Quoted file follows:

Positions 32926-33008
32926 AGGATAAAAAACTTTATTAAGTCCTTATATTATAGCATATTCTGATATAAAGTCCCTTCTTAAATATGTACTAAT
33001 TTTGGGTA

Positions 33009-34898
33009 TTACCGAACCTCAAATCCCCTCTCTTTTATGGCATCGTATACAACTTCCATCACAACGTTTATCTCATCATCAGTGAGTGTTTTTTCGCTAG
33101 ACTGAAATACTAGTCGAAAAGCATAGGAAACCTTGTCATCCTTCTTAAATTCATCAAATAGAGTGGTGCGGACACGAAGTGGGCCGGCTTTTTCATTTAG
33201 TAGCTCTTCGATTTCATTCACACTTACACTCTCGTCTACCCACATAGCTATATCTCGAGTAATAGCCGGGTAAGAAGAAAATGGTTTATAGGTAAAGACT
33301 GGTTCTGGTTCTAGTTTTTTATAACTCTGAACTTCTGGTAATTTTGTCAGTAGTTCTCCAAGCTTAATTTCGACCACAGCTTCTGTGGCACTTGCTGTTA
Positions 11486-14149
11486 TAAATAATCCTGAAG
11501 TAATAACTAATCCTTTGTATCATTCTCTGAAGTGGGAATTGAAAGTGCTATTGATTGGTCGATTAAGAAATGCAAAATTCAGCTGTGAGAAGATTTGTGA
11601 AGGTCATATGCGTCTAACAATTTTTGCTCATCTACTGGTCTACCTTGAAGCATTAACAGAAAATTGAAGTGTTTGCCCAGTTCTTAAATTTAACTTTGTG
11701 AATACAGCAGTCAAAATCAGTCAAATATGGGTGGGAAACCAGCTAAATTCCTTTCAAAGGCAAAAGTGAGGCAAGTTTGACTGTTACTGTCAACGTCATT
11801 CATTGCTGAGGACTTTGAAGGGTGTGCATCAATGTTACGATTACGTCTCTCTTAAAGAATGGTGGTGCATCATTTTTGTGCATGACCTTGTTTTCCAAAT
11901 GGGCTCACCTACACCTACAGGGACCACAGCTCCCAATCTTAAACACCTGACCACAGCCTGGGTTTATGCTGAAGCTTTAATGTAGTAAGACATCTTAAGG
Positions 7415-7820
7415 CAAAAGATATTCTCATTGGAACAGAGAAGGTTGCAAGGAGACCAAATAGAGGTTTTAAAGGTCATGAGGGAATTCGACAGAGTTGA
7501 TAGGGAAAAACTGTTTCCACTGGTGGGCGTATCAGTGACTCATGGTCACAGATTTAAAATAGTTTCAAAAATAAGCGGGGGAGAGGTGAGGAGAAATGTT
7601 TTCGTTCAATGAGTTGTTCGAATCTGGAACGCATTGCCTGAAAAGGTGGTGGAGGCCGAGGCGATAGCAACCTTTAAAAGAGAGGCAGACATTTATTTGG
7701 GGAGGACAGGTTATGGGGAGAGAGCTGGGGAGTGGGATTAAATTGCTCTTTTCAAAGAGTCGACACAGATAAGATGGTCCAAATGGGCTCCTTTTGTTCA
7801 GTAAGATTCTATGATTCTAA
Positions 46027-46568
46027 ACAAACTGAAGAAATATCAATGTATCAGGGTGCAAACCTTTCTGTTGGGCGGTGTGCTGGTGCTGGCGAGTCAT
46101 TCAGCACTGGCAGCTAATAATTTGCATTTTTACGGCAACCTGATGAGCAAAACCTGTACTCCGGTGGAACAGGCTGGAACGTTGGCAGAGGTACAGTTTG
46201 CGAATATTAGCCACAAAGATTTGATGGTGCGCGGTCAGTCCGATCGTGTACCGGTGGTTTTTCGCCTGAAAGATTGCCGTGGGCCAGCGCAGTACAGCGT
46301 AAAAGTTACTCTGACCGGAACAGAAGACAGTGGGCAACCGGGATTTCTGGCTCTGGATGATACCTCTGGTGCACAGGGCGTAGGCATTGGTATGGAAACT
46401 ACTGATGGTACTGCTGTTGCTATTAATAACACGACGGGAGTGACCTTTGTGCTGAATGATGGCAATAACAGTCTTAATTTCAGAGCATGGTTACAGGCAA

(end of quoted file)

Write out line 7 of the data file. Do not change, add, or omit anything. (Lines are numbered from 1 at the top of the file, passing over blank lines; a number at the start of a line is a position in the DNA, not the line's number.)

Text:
33201 TAGCTCTTCGATTTCATTCACACTTACACTCTCGTCTACCCACATAGCTATATCTCGAGTAATAGCCGGGTAAGAAGAAAATGGTTTATAGGTAAAGACT